The deadline for self-assessment returns is looming: if you’re required to file a return, you have until the end of January (midnight on the 31st) to submit the necessary information to HMRC.

If you file your self-assessment return after the deadline, or if you make any errors, you run the risk of being fined – so it makes sense to leave plenty of time to go through and finalise everything. Here are some tips to help make the process of finishing your return as simple and swift as possible.

Who needs to file a self-assessment tax return?

If you’re unsure as to whether you need to file a tax return in the first place, consult an accountant for detailed advice. However, as a rule of thumb, you will need to file a return if you:

  • Are a company director.
  • Are self-employed.
  • Have taxable income of more than £100,000; or received more than £2,500 in untaxed income.
  • Received income of over £50,000 (or if your partner did) and you or your partner claimed child benefit.
  • Received income of over £10,000 from savings or investments.

Make sure you register in time

If you have not filed a self-assessment tax return previously, you will need to register with HMRC in advance – and the process can take over a week, particularly at the start of the year, so do this sooner rather than later! Bear in mind that HMRC cannot give you the required information by phone: it has to be sent via the post, so you will need to factor this in to your plans.

Ensure you have the necessary paperwork to hand

When filling in your self-assessment return, you will need to include full details of your income (both earned and unearned). To ensure that you are able to process your return in a timely manner, and to reduce the risk of making any mistakes, we recommend having the following documents to hand before you begin:

  • Bank statements.
  • Invoices and receipts.
  • Any PAYE-related documents (such as PAYE coding notices).
  • If you hold a salaried position and are paid wages (this may apply even if you’re a company director), the P60 form that shows your salary/tax for the 2017-2018 tax year (6th April 2017 – 5th April 2018).
  • If you’ve received any benefits from your employer (such as the use of a company car), you will also need a P11D form.
  • If you’ve left a position during the year, you will need your P45 from your previous employer. This document shows the income earned – and tax paid – for the relevant portion of the tax year.
  • Income and expense records (including unearned income, such as that from dividends). When it comes to expenses, ensure that you are fully apprised of what you can and cannot claim.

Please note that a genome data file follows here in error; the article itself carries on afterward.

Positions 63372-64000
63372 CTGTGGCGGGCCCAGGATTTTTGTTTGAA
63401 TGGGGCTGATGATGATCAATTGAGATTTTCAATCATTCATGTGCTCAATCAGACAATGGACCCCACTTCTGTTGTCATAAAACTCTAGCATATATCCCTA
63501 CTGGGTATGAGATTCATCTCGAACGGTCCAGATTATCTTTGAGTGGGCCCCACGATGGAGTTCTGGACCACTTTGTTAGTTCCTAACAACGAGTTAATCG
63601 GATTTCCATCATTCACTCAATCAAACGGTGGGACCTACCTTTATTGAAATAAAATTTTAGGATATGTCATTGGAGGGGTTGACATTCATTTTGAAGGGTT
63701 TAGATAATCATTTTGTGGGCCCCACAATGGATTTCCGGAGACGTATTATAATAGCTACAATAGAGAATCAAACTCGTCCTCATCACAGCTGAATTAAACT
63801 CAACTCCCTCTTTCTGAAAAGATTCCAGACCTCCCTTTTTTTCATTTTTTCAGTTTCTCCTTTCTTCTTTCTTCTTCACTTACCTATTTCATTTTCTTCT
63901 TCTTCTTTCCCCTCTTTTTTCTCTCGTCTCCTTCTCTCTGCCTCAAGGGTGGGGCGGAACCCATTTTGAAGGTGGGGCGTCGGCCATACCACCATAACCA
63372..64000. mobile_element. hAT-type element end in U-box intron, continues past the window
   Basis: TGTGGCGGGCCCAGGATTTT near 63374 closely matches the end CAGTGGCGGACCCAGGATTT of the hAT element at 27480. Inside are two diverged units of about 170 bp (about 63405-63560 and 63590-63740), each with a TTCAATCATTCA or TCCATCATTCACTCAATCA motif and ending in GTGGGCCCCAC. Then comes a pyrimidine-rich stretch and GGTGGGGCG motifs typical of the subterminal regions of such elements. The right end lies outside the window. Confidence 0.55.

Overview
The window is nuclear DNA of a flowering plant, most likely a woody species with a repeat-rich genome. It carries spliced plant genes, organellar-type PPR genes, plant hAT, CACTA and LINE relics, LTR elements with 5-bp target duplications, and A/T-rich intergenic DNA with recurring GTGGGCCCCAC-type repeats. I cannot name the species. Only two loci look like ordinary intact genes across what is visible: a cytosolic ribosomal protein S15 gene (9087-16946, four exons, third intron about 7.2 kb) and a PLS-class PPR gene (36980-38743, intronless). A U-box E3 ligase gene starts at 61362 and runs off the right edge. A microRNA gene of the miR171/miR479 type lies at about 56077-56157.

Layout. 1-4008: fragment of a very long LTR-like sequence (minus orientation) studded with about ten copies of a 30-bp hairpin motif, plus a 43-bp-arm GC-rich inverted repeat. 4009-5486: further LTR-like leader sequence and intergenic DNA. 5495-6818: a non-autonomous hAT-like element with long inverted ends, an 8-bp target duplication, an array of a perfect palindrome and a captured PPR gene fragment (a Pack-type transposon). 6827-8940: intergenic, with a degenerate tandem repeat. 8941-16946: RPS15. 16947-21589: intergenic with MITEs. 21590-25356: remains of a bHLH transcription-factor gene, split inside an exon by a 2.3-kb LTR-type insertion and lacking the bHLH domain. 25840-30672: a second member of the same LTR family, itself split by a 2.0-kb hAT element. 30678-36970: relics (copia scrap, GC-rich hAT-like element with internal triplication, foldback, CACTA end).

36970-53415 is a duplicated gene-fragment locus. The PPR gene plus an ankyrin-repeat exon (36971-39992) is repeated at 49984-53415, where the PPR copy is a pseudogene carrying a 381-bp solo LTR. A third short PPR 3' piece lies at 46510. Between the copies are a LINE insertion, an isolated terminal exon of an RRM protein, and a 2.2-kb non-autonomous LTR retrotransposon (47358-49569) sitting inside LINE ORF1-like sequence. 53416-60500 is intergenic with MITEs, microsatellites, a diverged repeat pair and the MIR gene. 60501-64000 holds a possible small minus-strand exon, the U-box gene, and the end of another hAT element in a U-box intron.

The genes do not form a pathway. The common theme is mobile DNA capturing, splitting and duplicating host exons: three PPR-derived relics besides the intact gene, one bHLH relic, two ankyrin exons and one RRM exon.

• Bank account interest records. If you have any bank accounts that pay you interest, you’ll need to know how much interest you received and how much tax was taken off that figure (note that ISAs do not apply).
  • If you hold any investments, you will need the related tax certificates.

Avoid common pitfalls – and double check your return!

Even if you take real care over your tax return mistakes can still creep in, particularly when dealing with large volumes of information. Some of the most common mistakes include:

  • Leaving things out: the most obvious error is failing to declare the right amount of income, but it’s also easy to forget to include information pertaining to things like gift aid (you should include details of all charitable donations you’ve made during the relevant tax year, for example).
  • Forgetting to claim: you might miss out an important business expense, or even fail to take advantage of available reliefs (such as the relief available on pension contributions).
  • Making a mistake with figures: getting mixed up between net and gross income is common – and this kind of mistake is not always easy to spot.
  • Forgetting to file and pay on time: it’s not unheard of for people to fill out their returns, press ‘save’ (or put the form in an envelope), and then forget to submit the information before the deadline. Similarly, once you’ve filed your return, you have until 31st January to pay the bill – so don’t forget to transfer the funds to HMRC ahead of the deadline!

Filing an incomplete return or a submission full of errors may lead to rejection by HMRC, which carries penalties, as does failing to file your return or pay your bill on time (the penalty for lateness starts at £100 and escalates rapidly).

If you’re in the process of completing a self-assessment tax return but don’t feel confident, we highly recommend speaking to a qualified tax adviser before it’s too late. Whilst the various filing deadlines mean that January is a very busy month for IBISS & Co, we pride ourselves on delivering outstanding service to both new and old clients at any point in the year. Contact us today for a no-obligation discussion.

Print Friendly, PDF & Email

Leave a Reply